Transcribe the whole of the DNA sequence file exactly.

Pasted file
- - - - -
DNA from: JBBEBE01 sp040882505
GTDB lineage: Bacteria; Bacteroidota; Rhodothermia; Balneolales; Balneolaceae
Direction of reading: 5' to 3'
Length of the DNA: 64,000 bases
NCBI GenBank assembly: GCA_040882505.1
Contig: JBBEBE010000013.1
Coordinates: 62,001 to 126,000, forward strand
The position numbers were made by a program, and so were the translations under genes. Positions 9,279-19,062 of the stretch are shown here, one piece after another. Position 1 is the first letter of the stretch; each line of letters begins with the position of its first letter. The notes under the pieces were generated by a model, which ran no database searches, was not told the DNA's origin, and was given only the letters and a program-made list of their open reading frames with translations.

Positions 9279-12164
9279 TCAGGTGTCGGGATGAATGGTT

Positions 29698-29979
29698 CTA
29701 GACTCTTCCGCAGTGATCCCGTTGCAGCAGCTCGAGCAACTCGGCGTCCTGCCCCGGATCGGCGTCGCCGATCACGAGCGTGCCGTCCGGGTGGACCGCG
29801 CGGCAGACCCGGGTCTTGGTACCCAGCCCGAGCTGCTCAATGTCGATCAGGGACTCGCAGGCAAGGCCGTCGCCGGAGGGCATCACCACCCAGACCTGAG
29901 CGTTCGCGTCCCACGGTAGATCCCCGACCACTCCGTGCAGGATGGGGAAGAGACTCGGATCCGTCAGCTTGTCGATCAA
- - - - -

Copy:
DNA from: JBBEBE01 sp040882505
GTDB lineage: Bacteria; Bacteroidota; Rhodothermia; Balneolales; Balneolaceae
Direction of reading: 5' to 3'
Length of the DNA: 64,000 bases
NCBI GenBank assembly: GCA_040882505.1
Contig: JBBEBE010000013.1
Coordinates: 62,001 to 126,000, forward strand
The position numbers were made by a program, and so were the translations under genes. Positions 9,279-19,062 of the stretch are shown here, one piece after another. Position 1 is the first letter of the stretch; each line of letters begins with the position of its first letter. The notes under the pieces were generated by a model, which ran no database searches, was not told the DNA's origin, and was given only the letters and a program-made list of their open reading frames with translations.

Positions 9279-12164
9279 TCAGGTGTCGGGATGAATGGTT

Positions 29698-29979
29698 CTA
29701 GACTCTTCCGCAGTGATCCCGTTGCAGCAGCTCGAGCAACTCGGCGTCCTGCCCCGGATCGGCGTCGCCGATCACGAGCGTGCCGTCCGGGTGGACCGCG
29801 CGGCAGACCCGGGTCTTGGTACCCAGCCCGAGCTGCTCAATGTCGATCAGGGACTCGCAGGCAAGGCCGTCGCCGGAGGGCATCACCACCCAGACCTGAG
29901 CGTTCGCGTCCCACGGTAGATCCCCGACCACTCCGTGCAGGATGGGGAAGAGACTCGGATCCGTCAGCTTGTCGATCAA